Having a great relationship with your child has always been a top priority but, lately, you’re finding yourself on autopilot and realizing things could be better. Maybe you remember simpler times when life wasn’t as hectic and you had more energy to focus on your relationship. Maybe bonding with your child has always been a struggle. Maybe you’re not sure how to build and nurture the relationship that you want. But, you do know that you want to make a change.
The good news is it’s never too early or late to start! Children often respond more to actions than just words. Each strategy listed below will give you a concrete way to help strengthen your connection and bring some energy back into your relationship. There’s no limit to what you can gain!
Here are five things that you can do to improve your relationship with your children.
During the first few minutes after they wake up, when you see them after school, and before they go to bed, give yourself and your child the gift of having a few moments of togetherness.
Because these are times that mark the beginning and end of different parts of their day, your interactions with them can make a huge impact on your relationship. You could give them a quick cuddle, words of encouragement, chatting about what’s coming up for the day or how the day went, or simply enjoying each other’s company without distraction. What you do doesn’t have to be complicated but it will be effective if you’re consistent and it becomes a positive experience that both of you look forward to everyday.
See your child as a human.
This might sound obvious but, oftentimes, when parents explore how they react and engage with their child, it becomes clear that they have unrealistic expectations that sometimes are even difficult for adults to achieve. Children have the huge task of growing up and learning how to navigate all areas of their lives with a brain that is still developing.
One way to support your child is by recognizing that, like adults, children will make mistakes. As hard as it is to look past the behavior, a child who is misbehaving isn’t trying to give you a hard time. They are having a hard time. Viewing your child’s behavior from this perspective doesn’t undermine your role as a parent. In contrast, it will transform the way in which you understand your child’s experiences and strengthen your relationship as your parenting aligns more closely with what your child needs.
Hold space for your child’s feelings.
Offer yourself as a person who can listen attentively and respond with curiosity instead of judgment so your child feels comfortable talking to you without feeling like they are too much or not enough. Children who are allowed to express their feelings will learn that difficult feelings are a part of life and something that they can manage.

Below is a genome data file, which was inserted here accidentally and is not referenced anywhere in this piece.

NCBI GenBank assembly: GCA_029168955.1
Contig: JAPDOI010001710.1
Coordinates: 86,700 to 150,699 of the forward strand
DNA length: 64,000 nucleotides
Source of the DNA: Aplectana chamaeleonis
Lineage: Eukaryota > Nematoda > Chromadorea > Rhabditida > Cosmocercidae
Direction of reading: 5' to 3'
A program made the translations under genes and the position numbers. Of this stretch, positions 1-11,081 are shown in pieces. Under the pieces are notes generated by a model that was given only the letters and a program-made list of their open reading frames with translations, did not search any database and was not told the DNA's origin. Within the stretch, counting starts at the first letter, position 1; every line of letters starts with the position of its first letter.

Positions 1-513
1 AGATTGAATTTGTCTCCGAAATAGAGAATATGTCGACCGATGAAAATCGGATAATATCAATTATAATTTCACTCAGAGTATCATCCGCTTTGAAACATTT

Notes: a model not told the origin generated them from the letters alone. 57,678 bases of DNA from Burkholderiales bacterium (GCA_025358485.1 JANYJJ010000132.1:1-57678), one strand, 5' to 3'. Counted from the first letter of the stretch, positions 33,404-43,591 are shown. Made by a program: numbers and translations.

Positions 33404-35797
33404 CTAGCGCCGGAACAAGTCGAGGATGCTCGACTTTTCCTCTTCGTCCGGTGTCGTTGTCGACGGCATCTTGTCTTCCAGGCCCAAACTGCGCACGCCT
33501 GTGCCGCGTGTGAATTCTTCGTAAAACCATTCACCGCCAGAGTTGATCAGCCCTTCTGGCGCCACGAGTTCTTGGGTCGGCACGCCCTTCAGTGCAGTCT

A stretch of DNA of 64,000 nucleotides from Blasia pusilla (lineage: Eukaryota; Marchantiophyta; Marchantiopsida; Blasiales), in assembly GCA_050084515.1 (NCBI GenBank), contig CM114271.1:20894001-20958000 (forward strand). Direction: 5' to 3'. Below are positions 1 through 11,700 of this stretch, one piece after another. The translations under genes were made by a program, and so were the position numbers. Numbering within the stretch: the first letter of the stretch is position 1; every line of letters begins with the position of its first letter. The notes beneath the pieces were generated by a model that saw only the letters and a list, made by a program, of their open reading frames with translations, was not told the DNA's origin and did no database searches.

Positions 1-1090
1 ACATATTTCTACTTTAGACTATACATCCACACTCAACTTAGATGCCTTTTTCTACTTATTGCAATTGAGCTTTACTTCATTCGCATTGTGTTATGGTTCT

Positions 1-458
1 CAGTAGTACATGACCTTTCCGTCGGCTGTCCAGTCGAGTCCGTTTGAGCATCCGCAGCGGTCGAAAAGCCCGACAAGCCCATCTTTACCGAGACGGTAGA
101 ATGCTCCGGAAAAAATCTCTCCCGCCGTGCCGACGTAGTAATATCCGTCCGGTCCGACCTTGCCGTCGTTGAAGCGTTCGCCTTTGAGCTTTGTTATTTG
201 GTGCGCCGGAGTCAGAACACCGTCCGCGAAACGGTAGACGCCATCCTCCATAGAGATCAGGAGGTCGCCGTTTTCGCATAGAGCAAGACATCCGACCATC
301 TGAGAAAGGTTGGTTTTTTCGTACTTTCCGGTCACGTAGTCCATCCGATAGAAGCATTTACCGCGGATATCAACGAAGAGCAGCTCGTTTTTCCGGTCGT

Holding space can be really challenging because it often triggers feelings in ourselves and it might take practice and working through your own issues. But, have you noticed how ignoring or pushing away your feelings often makes them stronger and harder to manage? Noticing, naming, and acknowledging feelings allows us to move through them. Providing yourself as a safe person to experience feelings with offers your child someone to turn to when they need it.
Take a break from a heated situation if you’re not able to engage calmly. Come back and talk about it with your child. Parents are human too.
One of the best ways to build and preserve your relationship with your child is to take a break when the conversation is no longer productive and you are instead in heated conflict. Communicate calmly that the two of you can talk again when everyone is calm. Conflict with younger children can obviously look different than with older children but, ultimately, taking a break creates an emotionally safe environment in which you model respect and self-regulation. It will give the both of you a respite from feeling emotionally and physically overwhelmed without your child feeling abandoned or unheard because you will return to the conversation.
Make time for fun! Join your child in something they enjoy or find something you enjoy doing together.
When was the last time you truly had fun with your child? Whenever it was, there’s always room for more fun! More than the activity itself, it’s the time you spend enjoying each other and sharing experiences that your child will remember. People sometimes don’t remember specific details but they generally do remember the way they felt. Your child will remember the feeling of you being present and genuinely interested in being in their life. Having fun is a powerful way to connect with your child.
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Pansy Ayala is a licensed therapist with Catalyss Counseling and specializes in treating adults with anxiety, depression, grief and loss, and relationship issues. She uses a holistic, individualized approach to better understand who you are, what areas of your life you find problematic, and how you can reach your goals. She especially enjoys working with parents. Follow Catalyss Counseling on LinkedIn, Facebook and Instagram.